The impact of tech means that soft skills are more important than ever – which means that skills you already have may be more useful than you realized. While all skills need update, there are certain core soft skills that can transfer from one role to the next and have a lasting impact over time.As technology transforms organizations, skill needs are changing rapidly, and companies are struggling to find the talent they need. ManpowerGroup's report — Robots Need Not Apply: Human Solutions in the Skills Revolution— surveyed 20,000 employers across 42 countries on the impact of automation, and found that soft skills that are of greatest value are the hardest to find.Developing soft skills can have an immediate and long-term impact on your career. The soft skills employers want most are communication, collaboration and problem solving, according to ManpowerGroup’s 2018 Talent Shortage Survey.When considering professional development, here are soft skills that everyone should add or refine in their repertoire.CreativityOne of the ways to differentiate yourself is to become the person known for generating the greatest and most creative ideas for problem solving. This process shouldn’t be viewed as another thing to add to an already over-scheduled day but viewed as a means to create a competitive advantage. Follow this model for producing ideas to make the creative process more accessible.PresenceIn terms of communications skills, a sense of presence includes the gravitas of how you behave or act, how you speak and how you present yourself. These are skills that can be learned and developed. Seeking coaching and solid skill building in personal career management can guide and support leaders in building executive presence in a way that compels people to follow you, which increases your ability to collaborate.LearnabilityNew problems will arise as the digital landscape continues to change how we work. In order to meet these new challenges, learnability is necessary. Learnability is the desire and ability to continually learn and grow throughout careers. Ask yourself, when was the last time you read something from an unusual perspective? When have you taken the time to wrap your head around a new industry? When have you engaged in conversation on a subject outside your comfort zone? To keep your learnability skill sharp, take the time to find unfamiliar topics and dig beneath the surface.For those wishing to move up in their career, soft skills are critical. Even though they’re not the skills added to a resume, they undergird and complement all other abilities. Embrace them, and they’ll continue to benefit you throughout a career.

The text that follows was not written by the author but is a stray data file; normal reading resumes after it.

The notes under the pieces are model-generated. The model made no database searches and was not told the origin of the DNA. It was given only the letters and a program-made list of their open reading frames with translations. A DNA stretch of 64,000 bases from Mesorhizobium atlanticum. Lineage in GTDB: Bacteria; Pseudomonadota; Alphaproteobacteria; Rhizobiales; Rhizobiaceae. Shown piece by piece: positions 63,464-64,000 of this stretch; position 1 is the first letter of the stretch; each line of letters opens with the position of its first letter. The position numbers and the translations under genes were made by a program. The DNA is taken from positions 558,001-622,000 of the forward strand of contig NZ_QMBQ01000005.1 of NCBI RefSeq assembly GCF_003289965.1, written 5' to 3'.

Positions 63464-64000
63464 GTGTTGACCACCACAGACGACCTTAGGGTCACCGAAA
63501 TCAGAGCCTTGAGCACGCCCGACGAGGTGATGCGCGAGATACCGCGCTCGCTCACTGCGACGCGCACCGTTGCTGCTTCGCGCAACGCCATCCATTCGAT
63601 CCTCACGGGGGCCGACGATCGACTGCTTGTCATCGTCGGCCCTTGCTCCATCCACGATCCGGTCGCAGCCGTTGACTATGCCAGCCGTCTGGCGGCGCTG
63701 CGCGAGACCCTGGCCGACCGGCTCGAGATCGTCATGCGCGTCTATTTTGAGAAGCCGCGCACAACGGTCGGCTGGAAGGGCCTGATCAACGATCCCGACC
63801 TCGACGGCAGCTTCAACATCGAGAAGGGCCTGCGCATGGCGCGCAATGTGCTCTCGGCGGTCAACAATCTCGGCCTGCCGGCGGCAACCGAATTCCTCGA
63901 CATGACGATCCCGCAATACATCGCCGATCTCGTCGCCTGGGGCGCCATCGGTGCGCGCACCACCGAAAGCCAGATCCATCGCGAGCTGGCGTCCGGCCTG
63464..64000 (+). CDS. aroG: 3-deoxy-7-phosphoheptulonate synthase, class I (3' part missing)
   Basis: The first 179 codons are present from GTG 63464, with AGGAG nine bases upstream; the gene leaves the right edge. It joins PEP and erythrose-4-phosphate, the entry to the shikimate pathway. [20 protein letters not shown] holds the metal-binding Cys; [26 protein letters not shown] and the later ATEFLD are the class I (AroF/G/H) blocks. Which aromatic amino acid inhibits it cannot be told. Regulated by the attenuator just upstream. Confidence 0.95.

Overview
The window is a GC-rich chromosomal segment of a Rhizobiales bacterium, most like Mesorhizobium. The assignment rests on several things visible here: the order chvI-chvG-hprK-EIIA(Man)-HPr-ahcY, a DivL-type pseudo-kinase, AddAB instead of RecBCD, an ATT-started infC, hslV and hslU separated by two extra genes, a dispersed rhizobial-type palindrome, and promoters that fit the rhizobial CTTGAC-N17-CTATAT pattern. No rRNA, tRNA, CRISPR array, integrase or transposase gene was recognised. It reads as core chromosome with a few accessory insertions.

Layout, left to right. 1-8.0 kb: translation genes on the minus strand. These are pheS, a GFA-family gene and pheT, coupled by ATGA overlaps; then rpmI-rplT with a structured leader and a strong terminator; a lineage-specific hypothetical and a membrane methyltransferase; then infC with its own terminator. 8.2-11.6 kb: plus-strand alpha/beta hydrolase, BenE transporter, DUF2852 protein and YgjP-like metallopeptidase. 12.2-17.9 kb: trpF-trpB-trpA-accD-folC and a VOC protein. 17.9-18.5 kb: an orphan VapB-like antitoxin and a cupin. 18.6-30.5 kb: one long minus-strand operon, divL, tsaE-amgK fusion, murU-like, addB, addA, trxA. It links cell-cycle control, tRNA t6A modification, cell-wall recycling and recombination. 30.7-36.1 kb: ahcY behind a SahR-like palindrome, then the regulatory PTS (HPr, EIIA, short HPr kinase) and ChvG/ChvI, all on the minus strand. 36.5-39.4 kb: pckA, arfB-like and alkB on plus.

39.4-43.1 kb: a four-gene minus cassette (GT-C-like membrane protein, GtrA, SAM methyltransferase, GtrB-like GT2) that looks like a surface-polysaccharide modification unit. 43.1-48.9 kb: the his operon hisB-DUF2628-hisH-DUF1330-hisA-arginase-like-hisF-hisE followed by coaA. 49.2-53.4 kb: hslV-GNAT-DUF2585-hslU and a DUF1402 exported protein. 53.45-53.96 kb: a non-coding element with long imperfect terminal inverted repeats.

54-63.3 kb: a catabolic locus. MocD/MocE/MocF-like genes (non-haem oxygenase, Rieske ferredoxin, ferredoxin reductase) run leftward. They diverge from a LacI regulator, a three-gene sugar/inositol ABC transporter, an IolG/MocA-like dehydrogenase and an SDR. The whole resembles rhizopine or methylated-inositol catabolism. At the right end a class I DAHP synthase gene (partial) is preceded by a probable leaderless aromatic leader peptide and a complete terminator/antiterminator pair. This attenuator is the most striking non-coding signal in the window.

Why Soft Skills Are It
How You Can Step Up to Meet The Skills Gap
Nearly half of employers today say they can’t find the skills they need, according to ManpowerGroup research. This shortage presents an opportunity for employees and job seekers, who can step into new roles with the right approach. Here’s how to cultivate a career move using the strategies aligning with how organizations are finding talent.Build: Grow from withinOrganizations are developing talent in-house, which means opportunities to expand roles into new areas. Employers are emphasizing that continuous learning is essential for individuals to keep growing in their roles, and better grow with the organization. For employees, this requires embracing learnability and a growth mindset. The role that you find yourself in an organization may be very different tomorrow than it is today.Buy: Sell your skillsIt’s a simple law of supply and demand. Due to the shortage, employers are attracting employees with competitive wages, perks or other benefits will allow organizations to buy talent. Those who are looking to make a move now have better options at different organizations. To maximize marketability, job seekers can work on selling themselves through means of their resume, LinkedIn, networking and applying for new roles.Borrow: Lend your talentThe “side hustle” is becoming both a resume builder and supply of extra income for the next generation. Both workers and organizations are increasingly turning to flexible employment opportunities including part-time, freelance, contract and temporary workers. As organizations cultivate workers inside and outside of the company, employees can take advantage of the gig economy by fitting into flexible opportunities.Bounce: Make the leapBouncing can mean leaping up in an organization. In today’s changing landscape, agility is needed to consider how someone’s skills can be moved around inside the same organization, or in another role in a new company. For employees, this means identifying their adjacent skills to see how they can adapt to new roles.Today’s organizations are building, buying, borrowing and bouncing talent to fit their needs. If employees are aware of these trends, they can take advantage and accelerate their careers.